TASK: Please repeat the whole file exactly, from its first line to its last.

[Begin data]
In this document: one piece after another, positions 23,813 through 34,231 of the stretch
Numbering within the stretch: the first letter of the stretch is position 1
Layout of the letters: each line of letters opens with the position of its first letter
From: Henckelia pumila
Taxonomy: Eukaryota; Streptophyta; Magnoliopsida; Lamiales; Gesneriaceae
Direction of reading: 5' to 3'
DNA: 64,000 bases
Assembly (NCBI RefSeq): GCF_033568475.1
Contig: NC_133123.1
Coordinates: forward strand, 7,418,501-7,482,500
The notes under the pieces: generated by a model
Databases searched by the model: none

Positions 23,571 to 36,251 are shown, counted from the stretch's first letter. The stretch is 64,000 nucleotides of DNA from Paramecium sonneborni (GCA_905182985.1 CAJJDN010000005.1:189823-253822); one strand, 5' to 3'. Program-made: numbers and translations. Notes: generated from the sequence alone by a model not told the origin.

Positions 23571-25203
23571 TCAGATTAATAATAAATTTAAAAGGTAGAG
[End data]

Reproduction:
In this document: one piece after another, positions 23,813 through 34,231 of the stretch
Numbering within the stretch: the first letter of the stretch is position 1
Layout of the letters: each line of letters opens with the position of its first letter
From: Henckelia pumila
Taxonomy: Eukaryota; Streptophyta; Magnoliopsida; Lamiales; Gesneriaceae
Direction of reading: 5' to 3'
DNA: 64,000 bases
Assembly (NCBI RefSeq): GCF_033568475.1
Contig: NC_133123.1
Coordinates: forward strand, 7,418,501-7,482,500
The notes under the pieces: generated by a model
Databases searched by the model: none

Positions 23,571 to 36,251 are shown, counted from the stretch's first letter. The stretch is 64,000 nucleotides of DNA from Paramecium sonneborni (GCA_905182985.1 CAJJDN010000005.1:189823-253822); one strand, 5' to 3'. Program-made: numbers and translations. Notes: generated from the sequence alone by a model not told the origin.

Positions 23571-25203
23571 TCAGATTAATAATAAATTTAAAAGGTAGAG